By ordinary measures, the simple sandwiches, washed down with cold water, that were quickly consumed by the hungry medical team, were just that: a simple meal. To the children, crowding hopefully around the open windows of the make do clinic, the food was a feast. This fact was made even more obvious by the appearance of those same children who later waited patiently in line for a dose of worm medicine. Their swollen bellies and the copper red streaks running through their hair gave strong proof to the malnutrition and protein deficiency that sapped their energy, dulled their minds and shortened their lives.
Malnutrition and hunger are all too prevalent throughout the world, signatures of the poverty of body and hope that sits at the very doorstep of the rich and powerful. In America, few children line up in outdoor clinics for worm medicine and not too many are seen with swollen bellies and other than normal red hair. But to deny the existence of poverty in this “land of opportunity” and its morbid effects is to ignore 1 out of every 4 children who are every bit as hungry as their counterparts in so called “third world countries.”
That hunger takes many shapes and produces far too many consequences.
Most everyone comes into the world with great potential. Given even modest means of support, love, nurture, stimulation and the proper foods to eat, most children, like flowers stretching toward sunlight, grow into decent and productive adults. Poverty, with its many faces like giant clouds that continually darken their world, denies that support and turns the future into a desperate struggle to survive.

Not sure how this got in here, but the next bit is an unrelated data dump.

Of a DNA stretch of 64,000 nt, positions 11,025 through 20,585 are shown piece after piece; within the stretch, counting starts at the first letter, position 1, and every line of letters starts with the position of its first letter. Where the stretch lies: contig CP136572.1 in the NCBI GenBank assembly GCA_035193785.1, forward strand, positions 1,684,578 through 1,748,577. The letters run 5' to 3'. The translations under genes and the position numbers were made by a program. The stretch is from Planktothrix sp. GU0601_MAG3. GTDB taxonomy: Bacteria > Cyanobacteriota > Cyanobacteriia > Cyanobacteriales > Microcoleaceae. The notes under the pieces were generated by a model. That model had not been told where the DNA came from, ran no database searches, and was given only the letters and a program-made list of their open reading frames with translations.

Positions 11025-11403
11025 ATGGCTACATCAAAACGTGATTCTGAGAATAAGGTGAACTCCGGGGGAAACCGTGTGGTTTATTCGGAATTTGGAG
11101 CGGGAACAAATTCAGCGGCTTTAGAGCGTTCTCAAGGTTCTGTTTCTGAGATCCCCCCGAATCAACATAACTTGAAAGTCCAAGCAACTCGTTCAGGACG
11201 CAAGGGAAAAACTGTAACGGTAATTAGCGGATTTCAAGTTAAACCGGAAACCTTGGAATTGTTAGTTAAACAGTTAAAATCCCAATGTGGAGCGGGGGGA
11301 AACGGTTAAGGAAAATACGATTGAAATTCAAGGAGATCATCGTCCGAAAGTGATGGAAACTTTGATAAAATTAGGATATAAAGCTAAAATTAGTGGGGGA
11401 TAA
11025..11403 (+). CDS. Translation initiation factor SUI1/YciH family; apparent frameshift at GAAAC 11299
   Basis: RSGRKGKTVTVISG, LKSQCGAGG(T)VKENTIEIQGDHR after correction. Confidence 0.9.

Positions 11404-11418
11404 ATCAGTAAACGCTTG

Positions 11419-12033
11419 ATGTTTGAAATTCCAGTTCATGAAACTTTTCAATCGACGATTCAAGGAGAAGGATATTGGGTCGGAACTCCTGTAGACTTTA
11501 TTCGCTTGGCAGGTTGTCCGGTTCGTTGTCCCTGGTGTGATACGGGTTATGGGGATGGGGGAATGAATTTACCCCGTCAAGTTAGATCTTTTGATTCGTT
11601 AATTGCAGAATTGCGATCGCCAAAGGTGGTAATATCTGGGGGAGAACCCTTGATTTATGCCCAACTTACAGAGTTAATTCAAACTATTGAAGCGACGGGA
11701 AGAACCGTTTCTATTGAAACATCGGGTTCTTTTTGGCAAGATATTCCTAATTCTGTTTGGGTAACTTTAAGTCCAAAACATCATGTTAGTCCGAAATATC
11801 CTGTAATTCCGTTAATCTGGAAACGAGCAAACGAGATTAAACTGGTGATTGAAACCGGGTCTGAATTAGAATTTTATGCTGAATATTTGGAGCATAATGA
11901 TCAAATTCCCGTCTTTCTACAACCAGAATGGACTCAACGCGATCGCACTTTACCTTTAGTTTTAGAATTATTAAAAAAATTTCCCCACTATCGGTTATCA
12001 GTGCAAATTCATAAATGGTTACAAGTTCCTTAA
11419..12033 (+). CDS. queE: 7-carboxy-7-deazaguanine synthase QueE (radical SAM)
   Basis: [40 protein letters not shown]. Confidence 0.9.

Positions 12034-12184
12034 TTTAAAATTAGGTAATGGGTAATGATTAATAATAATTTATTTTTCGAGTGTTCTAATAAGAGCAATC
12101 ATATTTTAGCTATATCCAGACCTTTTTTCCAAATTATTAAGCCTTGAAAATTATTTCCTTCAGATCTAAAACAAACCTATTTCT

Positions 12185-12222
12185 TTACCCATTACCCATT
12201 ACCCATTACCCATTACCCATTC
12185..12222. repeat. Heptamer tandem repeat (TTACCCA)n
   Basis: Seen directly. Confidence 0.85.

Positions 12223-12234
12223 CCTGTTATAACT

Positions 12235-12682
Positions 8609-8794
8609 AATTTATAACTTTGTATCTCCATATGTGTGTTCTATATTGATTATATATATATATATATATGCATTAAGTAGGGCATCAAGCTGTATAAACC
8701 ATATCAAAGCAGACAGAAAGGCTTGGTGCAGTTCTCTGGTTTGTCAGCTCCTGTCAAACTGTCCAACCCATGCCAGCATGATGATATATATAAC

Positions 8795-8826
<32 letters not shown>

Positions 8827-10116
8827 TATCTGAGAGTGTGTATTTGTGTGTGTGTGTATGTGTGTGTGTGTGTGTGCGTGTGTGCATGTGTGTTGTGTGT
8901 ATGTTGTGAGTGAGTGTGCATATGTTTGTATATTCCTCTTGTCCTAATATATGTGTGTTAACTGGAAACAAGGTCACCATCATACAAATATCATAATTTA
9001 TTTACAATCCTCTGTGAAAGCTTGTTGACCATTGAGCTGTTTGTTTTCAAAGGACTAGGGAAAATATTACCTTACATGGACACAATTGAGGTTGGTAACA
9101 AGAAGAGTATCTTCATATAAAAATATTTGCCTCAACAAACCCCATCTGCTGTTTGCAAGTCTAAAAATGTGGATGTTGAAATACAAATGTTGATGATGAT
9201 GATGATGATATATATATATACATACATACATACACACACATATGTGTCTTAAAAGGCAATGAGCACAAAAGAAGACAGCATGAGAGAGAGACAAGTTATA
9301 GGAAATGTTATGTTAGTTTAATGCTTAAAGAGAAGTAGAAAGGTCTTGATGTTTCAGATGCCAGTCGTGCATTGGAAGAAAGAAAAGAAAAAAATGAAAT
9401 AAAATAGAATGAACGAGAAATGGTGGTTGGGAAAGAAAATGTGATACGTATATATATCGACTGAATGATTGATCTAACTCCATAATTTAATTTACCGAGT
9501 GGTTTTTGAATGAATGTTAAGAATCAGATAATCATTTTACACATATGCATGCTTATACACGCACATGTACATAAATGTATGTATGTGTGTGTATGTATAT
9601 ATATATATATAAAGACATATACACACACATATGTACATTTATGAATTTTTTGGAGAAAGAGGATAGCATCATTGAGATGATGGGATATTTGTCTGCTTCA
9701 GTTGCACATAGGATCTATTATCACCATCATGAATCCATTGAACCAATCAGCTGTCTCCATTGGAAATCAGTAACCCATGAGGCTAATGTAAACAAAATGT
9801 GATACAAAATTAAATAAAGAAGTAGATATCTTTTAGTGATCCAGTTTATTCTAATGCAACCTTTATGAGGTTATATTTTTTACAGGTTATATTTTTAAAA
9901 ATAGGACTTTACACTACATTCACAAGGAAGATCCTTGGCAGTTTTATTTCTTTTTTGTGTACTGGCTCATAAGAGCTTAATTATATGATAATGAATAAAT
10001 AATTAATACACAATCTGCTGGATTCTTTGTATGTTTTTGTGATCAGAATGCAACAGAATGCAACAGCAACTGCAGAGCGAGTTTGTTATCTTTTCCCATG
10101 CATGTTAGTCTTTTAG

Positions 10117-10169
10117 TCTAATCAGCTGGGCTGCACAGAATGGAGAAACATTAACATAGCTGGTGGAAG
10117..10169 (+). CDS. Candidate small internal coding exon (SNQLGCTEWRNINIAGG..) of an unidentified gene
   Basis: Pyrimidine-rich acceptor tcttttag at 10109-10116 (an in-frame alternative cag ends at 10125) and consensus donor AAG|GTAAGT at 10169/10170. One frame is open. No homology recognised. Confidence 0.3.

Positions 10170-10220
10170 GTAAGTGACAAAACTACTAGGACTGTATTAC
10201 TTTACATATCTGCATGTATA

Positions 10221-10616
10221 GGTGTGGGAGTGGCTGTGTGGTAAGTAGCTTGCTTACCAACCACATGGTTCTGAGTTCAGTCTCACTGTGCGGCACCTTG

Children living in poverty do not learn in school as well as their peers and are among the first to leave places of education that offer possibilities for productive living. Poverty saps energy as much in America as in the places where even a simple sandwich is missing. Fear, anger, desperation and depression are constant companions of children victimized by the circumstances of life that are no fault of their own. Recent research has shown again that the youth in this country are dissuaded of hope for their role in life when poverty is the only path they know to follow.
The number of children in homeless shelters and those who sleep in broken down cars is increasing and the illness, sporadic school attendance, absent role models and exposure to crime are further contributors to the ever mounting toll that poverty extracts from its victims. And, in a perverse kind of irony, the lack of sufficient economic attention to the root causes of poverty and its prevention actually adds to the cost of dealing with violent crime, abuse, drugs and disease. The old adage “pay now or pay later” seems a very appropriate statement in a time when those living in poverty is increasing and the resources to help shrinking.
But who pays? Are there enough soup kitchens, homeless shelters, social service agencies, church groups, non-profit and philanthropic foundations to engage in what President Lyndon Johnson called the “war on poverty?” Or, in the immortal words of the venerable Ebenezer Scrooge “Are there no prisons?!”
Even if all these groups, working together, addressed the 1 in 4 of our children (and therefore their families) who live in poverty, they would only deal, for the most part, with the consequences, not the causes nor the prevention of this terrible and pervasive blot on the landscape of humanity.
So what to do? Give up? The poor are with us always, right? Most of them are not motivated to get ahead and out of poverty, right? We should not spend valuable resources helping those who won’t help themselves, right?